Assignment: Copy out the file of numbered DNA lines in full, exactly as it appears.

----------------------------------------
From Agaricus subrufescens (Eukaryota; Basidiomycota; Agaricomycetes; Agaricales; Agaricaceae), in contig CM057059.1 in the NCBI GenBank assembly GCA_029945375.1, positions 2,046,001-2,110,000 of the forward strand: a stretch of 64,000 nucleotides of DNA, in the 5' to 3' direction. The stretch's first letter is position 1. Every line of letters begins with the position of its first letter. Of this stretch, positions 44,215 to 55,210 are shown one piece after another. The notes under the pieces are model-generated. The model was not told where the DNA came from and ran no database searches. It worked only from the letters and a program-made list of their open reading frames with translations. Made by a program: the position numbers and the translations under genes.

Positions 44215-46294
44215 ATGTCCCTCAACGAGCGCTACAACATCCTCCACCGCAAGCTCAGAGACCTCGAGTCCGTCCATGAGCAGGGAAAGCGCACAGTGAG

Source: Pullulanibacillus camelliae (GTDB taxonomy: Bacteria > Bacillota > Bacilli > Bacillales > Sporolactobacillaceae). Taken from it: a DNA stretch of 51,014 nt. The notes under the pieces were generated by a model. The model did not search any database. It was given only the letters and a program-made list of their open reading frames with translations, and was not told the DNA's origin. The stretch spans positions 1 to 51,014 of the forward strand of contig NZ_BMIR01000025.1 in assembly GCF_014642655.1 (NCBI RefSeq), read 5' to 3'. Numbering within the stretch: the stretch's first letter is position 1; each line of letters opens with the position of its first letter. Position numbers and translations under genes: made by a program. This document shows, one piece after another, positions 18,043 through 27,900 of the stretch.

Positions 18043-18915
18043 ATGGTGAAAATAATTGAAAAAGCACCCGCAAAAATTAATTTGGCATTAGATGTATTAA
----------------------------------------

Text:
From Agaricus subrufescens (Eukaryota; Basidiomycota; Agaricomycetes; Agaricales; Agaricaceae), in contig CM057059.1 in the NCBI GenBank assembly GCA_029945375.1, positions 2,046,001-2,110,000 of the forward strand: a stretch of 64,000 nucleotides of DNA, in the 5' to 3' direction. The stretch's first letter is position 1. Every line of letters begins with the position of its first letter. Of this stretch, positions 44,215 to 55,210 are shown one piece after another. The notes under the pieces are model-generated. The model was not told where the DNA came from and ran no database searches. It worked only from the letters and a program-made list of their open reading frames with translations. Made by a program: the position numbers and the translations under genes.

Positions 44215-46294
44215 ATGTCCCTCAACGAGCGCTACAACATCCTCCACCGCAAGCTCAGAGACCTCGAGTCCGTCCATGAGCAGGGAAAGCGCACAGTGAG

Source: Pullulanibacillus camelliae (GTDB taxonomy: Bacteria > Bacillota > Bacilli > Bacillales > Sporolactobacillaceae). Taken from it: a DNA stretch of 51,014 nt. The notes under the pieces were generated by a model. The model did not search any database. It was given only the letters and a program-made list of their open reading frames with translations, and was not told the DNA's origin. The stretch spans positions 1 to 51,014 of the forward strand of contig NZ_BMIR01000025.1 in assembly GCF_014642655.1 (NCBI RefSeq), read 5' to 3'. Numbering within the stretch: the stretch's first letter is position 1; each line of letters opens with the position of its first letter. Position numbers and translations under genes: made by a program. This document shows, one piece after another, positions 18,043 through 27,900 of the stretch.

Positions 18043-18915
18043 ATGGTGAAAATAATTGAAAAAGCACCCGCAAAAATTAATTTGGCATTAGATGTATTAA